A Case Report of a Pyogenic Liver Abscess Caused by Fusobacterium Nucleatum in a Patient With Autosomal Dominant Polycystic Kidney Disease Undergoing Hemodialysis
Article first published online: 1 FEB 2008
2008 International Society for Apheresis
Therapeutic Apheresis and Dialysis
Volume 12, Issue 1, pages 91–95, February 2008
How to Cite
Cigarrán, S., Neches, C., Lamas, J. M., García-Trio, G., Alonso, M. and Saavedra, J. (2008), A Case Report of a Pyogenic Liver Abscess Caused by Fusobacterium Nucleatum in a Patient With Autosomal Dominant Polycystic Kidney Disease Undergoing Hemodialysis. Therapeutic Apheresis and Dialysis, 12: 91–95. doi: 10.1111/j.1744-9987.2007.00548.x
- Issue published online: 1 FEB 2008
- Article first published online: 1 FEB 2008
- Received November 2006; revised January 2007.
- Autosomal dominant polycystic kidney disease;
- Fusobacterium nucleatum;
- Pyogenic liver abscess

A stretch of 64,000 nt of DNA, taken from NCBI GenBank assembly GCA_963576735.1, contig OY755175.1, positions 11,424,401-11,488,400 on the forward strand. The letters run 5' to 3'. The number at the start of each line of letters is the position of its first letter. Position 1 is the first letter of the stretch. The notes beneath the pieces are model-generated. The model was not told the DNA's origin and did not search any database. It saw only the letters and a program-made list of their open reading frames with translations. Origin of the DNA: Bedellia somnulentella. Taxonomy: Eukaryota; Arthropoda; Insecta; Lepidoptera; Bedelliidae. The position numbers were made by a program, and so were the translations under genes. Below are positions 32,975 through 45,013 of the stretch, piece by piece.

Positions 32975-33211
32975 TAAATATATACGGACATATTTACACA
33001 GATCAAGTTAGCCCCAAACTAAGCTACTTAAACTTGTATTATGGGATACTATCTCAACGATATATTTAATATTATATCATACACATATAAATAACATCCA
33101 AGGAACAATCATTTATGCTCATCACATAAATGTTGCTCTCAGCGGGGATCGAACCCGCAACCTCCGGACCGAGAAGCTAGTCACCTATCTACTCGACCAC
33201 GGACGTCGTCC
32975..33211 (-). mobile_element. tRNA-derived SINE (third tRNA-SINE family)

Abstract: Pyogenic liver abscess (PLA) is a process with significant morbidity and mortality and is a rare complication in an aisled way in patients with autosomal dominant polycystic kidney disease (ADPKD). In addition to hepatic cyst infection, intracystic hemorrhage is another complication seen in ADPKD patients; however, the liver parenchyma itself remains normal. A PLA located in normal liver tissue in these kinds of patients has not been previously reported. Fusobacterium nucleatum is an anaerobic bacterium with rare involvement other than in periodontal infections. A 58-year-old Caucasian male, who was on hemodialysis treatment from July 2004 due to end-stage renal disease secondary to ADPKD, was admitted with fever, rigor, chills, weakness, and abdominal pain of 10 days duration. During that time, ciprofloxacin 500 mg, twice daily, gentamycin 80 mg/48 h, and vancomycin 1 g/week, were prescribed, but treatment was interrupted by hospitalization. Physical examination on admission revealed that the patient had a fever of 39.8°C, pallor, chills, right upper quadrant abdominal pain, and hepatosplenomegaly. Abdominal ultrasound revealed a 5.3 cm diameter collection with irregular configuration located in the caudate lobe. Abdominal computed tomography (CT) showed a large multiloculated hepatic collection. The PLA was managed with antibiotics (metronidazole) and continuous catheter drainage (8Fr drainage catheters [Abocath-T, Abbott, Sligo, Ireland]) into the abscess. Fluid culture was positive for F. nucleatum. Complete remission was obtained after 12 days without complications. We describe a PLA by F. nucleatum, in a very rare location in an ADPKD patient undergoing hemodialysis without complicated cysts, managed with antibiotics and percutaneous drainage with satisfactory resolution.